Globally, liver cancer causes more than 700,000 deaths each year and is the second-leading cause of death from cancer. Hepatocellular carcinoma (HCC) is the most common type of liver cancer in adults and accounts for most deaths in cirrhosis patients. Patients with early-stage liver cancer can be treated by surgical intervention with a good prognosis; thus, early diagnosis, as confirmed by liver pathology examination, is necessary to combat HCC. Conventional manual pathology examination requires considerable time and labor, even with established expertise. It is widely accepted that intelligent classifiers may prove effective in the diagnosis process. In this study, we used a GoogLeNet (Inception-V1)-based binary classifier to classify HCC histopathology images. The classifier achieved 91.37% (±2.49) accuracy, 92.16% (±4.93) sensitivity, and 90.57% (±2.54) specificity in HCC classification. Although the classification accuracy of deep learning is reported to be positively correlated with the amount of training data, it is often uncertain how much training data are required for deep learning to achieve satisfactory performance in clinical diagnosis. Moreover, deep learning methods require annotated data to generate efficient models. However, annotated data are a relatively scarce resource and can be expensive to obtain. Hence, the relationship between classification accuracy and the number of liver histopathology images for training was investigated. An inverse power law function-based estimation model is proposed to evaluate the minimum number of annotated training images required for a desired diagnostic accuracy.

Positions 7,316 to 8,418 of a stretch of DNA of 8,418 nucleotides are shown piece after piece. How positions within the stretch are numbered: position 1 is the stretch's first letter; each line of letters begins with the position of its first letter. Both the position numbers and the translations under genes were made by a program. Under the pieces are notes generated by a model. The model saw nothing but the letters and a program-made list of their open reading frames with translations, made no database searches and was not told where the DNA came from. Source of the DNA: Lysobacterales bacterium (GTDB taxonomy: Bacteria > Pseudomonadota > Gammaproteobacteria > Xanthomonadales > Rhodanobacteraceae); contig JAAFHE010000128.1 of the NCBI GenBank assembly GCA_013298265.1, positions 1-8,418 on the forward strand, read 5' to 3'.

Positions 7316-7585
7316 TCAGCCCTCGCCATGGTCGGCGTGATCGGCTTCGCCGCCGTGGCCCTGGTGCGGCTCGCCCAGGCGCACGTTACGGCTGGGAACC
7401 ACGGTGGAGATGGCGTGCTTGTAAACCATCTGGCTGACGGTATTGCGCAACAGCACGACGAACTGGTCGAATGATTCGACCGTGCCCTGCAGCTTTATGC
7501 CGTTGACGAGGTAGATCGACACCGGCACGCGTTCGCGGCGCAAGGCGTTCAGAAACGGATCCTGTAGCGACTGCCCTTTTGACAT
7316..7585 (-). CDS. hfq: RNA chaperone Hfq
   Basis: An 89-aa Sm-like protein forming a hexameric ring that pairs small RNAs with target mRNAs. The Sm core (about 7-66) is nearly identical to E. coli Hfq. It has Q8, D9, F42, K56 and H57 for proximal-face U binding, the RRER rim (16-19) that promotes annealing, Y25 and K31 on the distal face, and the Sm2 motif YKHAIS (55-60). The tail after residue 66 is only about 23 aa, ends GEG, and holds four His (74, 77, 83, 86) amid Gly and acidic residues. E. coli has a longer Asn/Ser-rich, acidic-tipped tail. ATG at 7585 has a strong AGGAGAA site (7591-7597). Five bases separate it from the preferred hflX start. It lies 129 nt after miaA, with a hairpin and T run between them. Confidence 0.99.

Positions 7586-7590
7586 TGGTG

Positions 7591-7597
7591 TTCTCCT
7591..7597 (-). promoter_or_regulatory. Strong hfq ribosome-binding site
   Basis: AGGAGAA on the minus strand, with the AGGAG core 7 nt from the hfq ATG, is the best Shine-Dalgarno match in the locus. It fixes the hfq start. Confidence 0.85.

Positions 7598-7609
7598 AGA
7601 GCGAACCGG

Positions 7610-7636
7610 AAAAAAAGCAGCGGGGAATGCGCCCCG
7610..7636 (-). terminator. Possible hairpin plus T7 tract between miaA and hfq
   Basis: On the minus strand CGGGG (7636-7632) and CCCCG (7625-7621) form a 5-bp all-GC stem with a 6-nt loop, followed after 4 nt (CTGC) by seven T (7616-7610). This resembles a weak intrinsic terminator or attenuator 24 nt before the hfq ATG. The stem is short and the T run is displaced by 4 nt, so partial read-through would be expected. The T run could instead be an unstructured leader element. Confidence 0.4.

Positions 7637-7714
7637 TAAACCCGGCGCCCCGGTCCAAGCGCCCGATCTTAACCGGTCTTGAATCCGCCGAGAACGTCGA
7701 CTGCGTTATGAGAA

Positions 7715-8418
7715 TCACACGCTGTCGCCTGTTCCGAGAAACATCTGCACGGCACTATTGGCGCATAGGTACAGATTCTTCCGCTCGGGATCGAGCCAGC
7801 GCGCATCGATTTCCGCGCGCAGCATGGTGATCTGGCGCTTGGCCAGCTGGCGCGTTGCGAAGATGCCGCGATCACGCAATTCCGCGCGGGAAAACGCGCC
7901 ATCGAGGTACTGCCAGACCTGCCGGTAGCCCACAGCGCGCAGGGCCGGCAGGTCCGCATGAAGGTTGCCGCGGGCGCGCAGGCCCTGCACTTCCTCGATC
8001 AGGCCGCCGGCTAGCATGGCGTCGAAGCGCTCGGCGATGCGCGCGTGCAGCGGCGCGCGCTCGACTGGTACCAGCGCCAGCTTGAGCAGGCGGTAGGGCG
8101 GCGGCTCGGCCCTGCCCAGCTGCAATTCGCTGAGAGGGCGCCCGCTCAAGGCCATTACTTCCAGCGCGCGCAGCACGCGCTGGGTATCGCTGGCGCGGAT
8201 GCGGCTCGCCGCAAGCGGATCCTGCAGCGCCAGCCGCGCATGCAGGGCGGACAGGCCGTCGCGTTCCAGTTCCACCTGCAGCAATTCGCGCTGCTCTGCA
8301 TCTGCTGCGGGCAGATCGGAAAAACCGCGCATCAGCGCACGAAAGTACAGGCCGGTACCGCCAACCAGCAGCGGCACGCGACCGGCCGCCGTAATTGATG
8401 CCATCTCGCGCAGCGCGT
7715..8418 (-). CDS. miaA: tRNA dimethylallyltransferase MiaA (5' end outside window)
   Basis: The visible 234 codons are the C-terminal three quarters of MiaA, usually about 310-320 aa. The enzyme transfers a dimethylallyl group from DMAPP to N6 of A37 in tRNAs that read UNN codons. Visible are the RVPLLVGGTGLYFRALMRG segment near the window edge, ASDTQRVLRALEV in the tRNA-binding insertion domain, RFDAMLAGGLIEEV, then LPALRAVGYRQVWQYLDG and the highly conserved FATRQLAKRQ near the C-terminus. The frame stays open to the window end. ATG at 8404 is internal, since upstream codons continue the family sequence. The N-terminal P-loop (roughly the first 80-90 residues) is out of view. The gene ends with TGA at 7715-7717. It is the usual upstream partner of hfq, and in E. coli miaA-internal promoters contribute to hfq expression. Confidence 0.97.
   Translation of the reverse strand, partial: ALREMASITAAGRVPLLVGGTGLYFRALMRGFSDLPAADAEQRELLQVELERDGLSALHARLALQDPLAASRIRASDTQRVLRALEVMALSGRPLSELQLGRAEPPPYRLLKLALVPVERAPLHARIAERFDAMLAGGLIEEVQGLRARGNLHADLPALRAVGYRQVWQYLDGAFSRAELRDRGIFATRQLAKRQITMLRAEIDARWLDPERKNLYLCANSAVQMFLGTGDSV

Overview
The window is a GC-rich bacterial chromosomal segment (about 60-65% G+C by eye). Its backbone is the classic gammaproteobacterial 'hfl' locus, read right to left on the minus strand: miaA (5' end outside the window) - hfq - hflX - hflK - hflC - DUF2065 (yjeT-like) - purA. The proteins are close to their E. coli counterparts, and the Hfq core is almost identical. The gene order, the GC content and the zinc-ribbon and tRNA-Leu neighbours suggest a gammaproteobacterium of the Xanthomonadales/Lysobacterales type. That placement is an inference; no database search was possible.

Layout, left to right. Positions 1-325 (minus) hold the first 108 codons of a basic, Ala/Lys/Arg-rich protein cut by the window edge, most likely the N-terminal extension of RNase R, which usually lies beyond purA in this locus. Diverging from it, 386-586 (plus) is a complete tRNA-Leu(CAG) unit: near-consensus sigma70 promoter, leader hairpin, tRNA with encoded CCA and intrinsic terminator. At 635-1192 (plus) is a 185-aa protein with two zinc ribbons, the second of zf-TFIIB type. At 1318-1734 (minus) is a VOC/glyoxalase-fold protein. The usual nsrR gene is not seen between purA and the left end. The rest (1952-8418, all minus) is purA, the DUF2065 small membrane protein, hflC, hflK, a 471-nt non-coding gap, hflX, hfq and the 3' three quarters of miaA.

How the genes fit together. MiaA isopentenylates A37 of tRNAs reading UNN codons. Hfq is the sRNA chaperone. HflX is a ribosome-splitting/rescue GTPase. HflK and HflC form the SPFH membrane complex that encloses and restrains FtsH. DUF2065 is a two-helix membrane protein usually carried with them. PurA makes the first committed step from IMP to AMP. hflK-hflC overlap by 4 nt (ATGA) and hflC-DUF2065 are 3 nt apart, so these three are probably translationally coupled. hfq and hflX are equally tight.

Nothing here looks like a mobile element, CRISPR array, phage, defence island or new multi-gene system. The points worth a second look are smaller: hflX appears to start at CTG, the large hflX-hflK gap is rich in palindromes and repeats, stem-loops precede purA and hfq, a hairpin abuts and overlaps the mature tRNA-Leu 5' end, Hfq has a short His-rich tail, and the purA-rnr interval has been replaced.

ASJC Scopus subject areas
- 工程 (全部)